From author Robin Storey:
Most novels require some sort of research. If you’re writing a novel set in a different historical period, obviously you need to do a lot of research. But regardless of what genre of novel you’re writing, things come up that you need to investigate (with perhaps the exception of fantasy, because you can make everything up).
. . . .
For example, your protagonist may be making a soufflé, so you need to find out how to make one so it sounds authentic, or you’ve decided that one of your characters will be a snake milker, and as you know very little about how to milk snakes (yes, there is such a profession) you google ‘snake milking.’
From there, you find an interesting article on the history of snake milking and the story of Sam the Snake Milker who’s been bitten thousands of times while milking snakes and has the scars to prove it. This then leads to an article about which drugs are made from snake venom, which then directs you to a story about a farmer who was rushed to hospital by helicopter after being bitten by a snake, and was saved in the nick of time by an injection of anti-venom.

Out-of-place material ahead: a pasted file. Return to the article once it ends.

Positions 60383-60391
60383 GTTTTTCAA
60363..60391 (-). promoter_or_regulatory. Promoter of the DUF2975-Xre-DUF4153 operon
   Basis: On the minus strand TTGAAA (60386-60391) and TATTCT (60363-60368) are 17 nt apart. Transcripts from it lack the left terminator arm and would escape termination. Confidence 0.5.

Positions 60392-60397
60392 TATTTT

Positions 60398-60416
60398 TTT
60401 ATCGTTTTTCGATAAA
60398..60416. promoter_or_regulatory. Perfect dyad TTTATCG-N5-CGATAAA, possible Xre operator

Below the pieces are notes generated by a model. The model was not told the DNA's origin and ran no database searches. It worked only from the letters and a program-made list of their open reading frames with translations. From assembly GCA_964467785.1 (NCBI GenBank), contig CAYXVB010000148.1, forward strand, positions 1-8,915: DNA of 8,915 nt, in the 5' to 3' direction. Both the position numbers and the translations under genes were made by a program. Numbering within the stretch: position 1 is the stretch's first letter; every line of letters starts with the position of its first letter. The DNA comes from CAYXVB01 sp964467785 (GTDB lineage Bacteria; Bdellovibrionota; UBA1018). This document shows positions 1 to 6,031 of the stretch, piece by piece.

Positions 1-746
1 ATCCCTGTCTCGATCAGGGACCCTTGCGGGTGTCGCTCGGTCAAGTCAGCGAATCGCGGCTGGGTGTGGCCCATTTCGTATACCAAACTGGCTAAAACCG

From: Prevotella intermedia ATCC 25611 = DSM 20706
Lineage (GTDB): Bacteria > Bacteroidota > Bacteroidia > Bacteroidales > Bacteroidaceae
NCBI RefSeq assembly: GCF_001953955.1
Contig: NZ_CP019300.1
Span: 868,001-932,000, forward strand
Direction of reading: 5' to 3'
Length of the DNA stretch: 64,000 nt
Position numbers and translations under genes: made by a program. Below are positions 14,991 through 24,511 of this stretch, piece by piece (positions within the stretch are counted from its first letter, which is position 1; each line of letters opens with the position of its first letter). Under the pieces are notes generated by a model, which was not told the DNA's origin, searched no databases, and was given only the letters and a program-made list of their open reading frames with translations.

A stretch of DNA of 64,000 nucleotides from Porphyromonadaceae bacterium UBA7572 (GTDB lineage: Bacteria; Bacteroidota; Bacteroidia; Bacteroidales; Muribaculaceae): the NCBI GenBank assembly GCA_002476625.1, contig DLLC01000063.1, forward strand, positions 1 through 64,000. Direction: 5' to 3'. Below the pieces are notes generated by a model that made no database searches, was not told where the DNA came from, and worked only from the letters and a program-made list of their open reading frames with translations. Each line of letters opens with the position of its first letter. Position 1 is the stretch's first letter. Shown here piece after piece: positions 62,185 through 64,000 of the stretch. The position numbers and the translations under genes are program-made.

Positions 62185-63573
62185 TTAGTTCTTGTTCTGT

All very fascinating and will no doubt make you a hit at your next dinner party, but you probably only need a quarter of that information to write your character convincingly. We writers call it going down the research rabbit-hole.
Link to the rest at Robin Storey
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